Being the Boss

“Are you the boss you need to be?”

If your answer is yes, then congratulations! And if your answer is no, then you are not alone!

This Good Friday weekend, I managed to spend some time on learning by flipping through the pages of “Being the Boss” by Harvard Business School Professor Linda A. Hill and management coach Kent Lineback. Being in the managerial and leadership role for almost a decade now at different workplaces, I’ve been fortunate to work with bosses who made me better and helped me learn more about the business. This book is a refreshing read for current and future managers, and leaders like me who want to take a pause and discover where we are on our own journey.

At the beginning, the authors Linda and Kent beautifully describe on how they teamed together, created synergies through their research and experience while writing this book. The book traverses through each imperative with assessment and familiar experiences, complexities and situations, we face at workplace.

The book’s title hits the bulls-eye with a clear message – The 3 imperatives for becoming a great leader. The book attempts to take a simple linear approach. When we think of being a good boss, we’d start thinking about our team. But the authors have deliberately taken a step here to put how leaders should manage their network in the organisation and prior to that, managing yourself.

Imperative 1: Focus on building one-on-one relationship with people you formally control: Manage yourself

The four chapters in this section explore a leaders’ ability to influence his team on three premises: Trust, Authority and Relationships. As I read through this section and different chapters, I was able to reflect and relate some questions posed in each chapter in my own work style, my ability to influence people, peers and superiors.

Three key ‘one-liner’ takeaways from this section:

  1. Influence over authority always wins
  2. Being a boss and being a friend is incompatible
  3. Competence and Character are two pillars of trust

Imperative 2: Focus on nurturing relationships with all others you need but don’t control: Manage your network

The three chapters takes us deeper to understand the importance of relationships within the organisation: Understanding the reality of the organisation to manage conflicts and politics; How to create our own web of influence by proactively creating a broad network of relationships; how to manage your supervisor in the network of relationships.

The section reveals why top performers who do not grow in the organisation often fail to understand the organisation, its people and often fall prey to ‘politics’. Once we overcome this challenge, we increase our opportunities to create and weave our own web of influence within and outside the organisation, create networks – operational, strategic and developmental. In the larger agenda of managing our network, the author points out how managers often do the mistake of ignoring their bosses, who are potentially powerful source of help and support.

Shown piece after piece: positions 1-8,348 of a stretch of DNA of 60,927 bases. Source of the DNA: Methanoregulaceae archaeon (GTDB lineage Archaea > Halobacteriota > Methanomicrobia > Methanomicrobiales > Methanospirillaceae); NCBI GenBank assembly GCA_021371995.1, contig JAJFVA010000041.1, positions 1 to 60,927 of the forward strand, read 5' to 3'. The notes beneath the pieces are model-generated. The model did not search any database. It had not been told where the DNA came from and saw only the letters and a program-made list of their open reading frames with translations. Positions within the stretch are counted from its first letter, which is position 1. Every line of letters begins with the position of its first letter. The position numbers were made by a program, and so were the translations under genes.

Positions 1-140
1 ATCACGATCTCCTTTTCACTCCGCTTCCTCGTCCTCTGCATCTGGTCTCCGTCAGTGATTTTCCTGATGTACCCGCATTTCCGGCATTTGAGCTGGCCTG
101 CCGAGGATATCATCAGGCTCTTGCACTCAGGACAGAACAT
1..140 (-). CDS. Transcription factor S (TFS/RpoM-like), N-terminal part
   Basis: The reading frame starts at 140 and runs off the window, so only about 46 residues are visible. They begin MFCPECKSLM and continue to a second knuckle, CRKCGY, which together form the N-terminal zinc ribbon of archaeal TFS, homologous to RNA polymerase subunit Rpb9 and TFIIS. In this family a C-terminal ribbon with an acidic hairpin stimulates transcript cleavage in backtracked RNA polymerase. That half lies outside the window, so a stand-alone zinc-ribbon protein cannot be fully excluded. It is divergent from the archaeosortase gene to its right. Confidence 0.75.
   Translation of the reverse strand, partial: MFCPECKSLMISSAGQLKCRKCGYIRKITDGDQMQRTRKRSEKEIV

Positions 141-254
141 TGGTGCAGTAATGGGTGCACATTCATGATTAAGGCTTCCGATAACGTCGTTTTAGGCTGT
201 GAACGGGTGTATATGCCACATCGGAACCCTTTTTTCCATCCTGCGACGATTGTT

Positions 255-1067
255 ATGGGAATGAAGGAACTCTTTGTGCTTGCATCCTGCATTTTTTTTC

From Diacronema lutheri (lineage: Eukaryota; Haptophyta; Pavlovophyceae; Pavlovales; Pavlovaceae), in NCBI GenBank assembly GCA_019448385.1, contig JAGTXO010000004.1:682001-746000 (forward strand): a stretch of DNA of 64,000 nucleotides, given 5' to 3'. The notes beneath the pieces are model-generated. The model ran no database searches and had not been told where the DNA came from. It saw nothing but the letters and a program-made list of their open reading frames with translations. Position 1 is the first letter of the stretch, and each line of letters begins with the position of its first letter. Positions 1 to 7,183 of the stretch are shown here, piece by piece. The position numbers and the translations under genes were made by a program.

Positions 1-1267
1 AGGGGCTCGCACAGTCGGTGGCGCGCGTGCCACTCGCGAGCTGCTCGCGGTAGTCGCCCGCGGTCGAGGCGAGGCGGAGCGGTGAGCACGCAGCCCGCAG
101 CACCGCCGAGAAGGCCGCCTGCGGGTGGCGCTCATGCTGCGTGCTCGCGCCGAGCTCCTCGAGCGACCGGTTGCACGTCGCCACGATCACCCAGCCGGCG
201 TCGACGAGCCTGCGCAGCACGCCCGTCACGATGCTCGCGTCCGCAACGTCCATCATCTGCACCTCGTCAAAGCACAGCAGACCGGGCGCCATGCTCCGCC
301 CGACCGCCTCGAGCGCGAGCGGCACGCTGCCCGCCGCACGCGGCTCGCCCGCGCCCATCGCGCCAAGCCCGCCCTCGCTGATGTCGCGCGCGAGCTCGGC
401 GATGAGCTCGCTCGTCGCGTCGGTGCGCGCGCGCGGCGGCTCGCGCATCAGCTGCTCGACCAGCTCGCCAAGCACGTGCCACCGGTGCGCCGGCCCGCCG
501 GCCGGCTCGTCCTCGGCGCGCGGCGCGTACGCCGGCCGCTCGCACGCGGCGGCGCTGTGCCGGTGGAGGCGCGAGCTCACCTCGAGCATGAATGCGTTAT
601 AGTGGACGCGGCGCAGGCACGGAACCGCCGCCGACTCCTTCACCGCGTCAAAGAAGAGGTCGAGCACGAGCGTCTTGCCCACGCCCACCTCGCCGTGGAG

Three key ‘one-liner’ takeaways from this section:

  1. Start developing influence by understanding the beast – Understand how your organisation works
  2. Always take stock of relationship
  3. Networking is a skill, something anyone can learn through practice

Imperative 3: Focus on building a system: Manage your team

The book’s last and the most important segment delves into effective team management. The four elements of building and sustaining a real team is explained in four chapters. The authors starts with defining the future for the team to align with common purpose. Once the future is defined, there has to be clarity in roles and fostering a good team culture. As we move on, the managers are expected to be more empathetic towards individual team members and finally the results come through by managing daily work.

Few eye-opener one-liners from this section:

  1. Readers should worry about the future – Outside forces are changing the world around you no matter what you want
  2. Never strive for rigid, detailed job descriptions, because you want people to step outside their regular responsibilities
  3. Delegation is not a binary choice between close guidance versus no involvement
  4. Are leaders willing to hire people who are better than them or who compensate for their weaknesses?
  5. Prep-Do-Review: An effective management tool that helps the team move forward from their daily activities

To conclude, this book serves as a great self-learning guide for managers and emerging leaders. The authors have imparted their knowledge and experience while designing the concept and the content. It clearly brings alive the fact that being an effective boss is a painful and difficult journey. It involves trial and error methods and efforts. It is disheartening that many managers never make an attempt to complete the journey and instead learn how to get by.

Don’t be the terrible boss!

*Ratings – 8/10

The views and opinions published here belong to the author and do not necessarily reflect the views and opinions of the publisher.

Ajit Pai
The author is a Vice President at MSL office in Bangalore. The views shared are personal.

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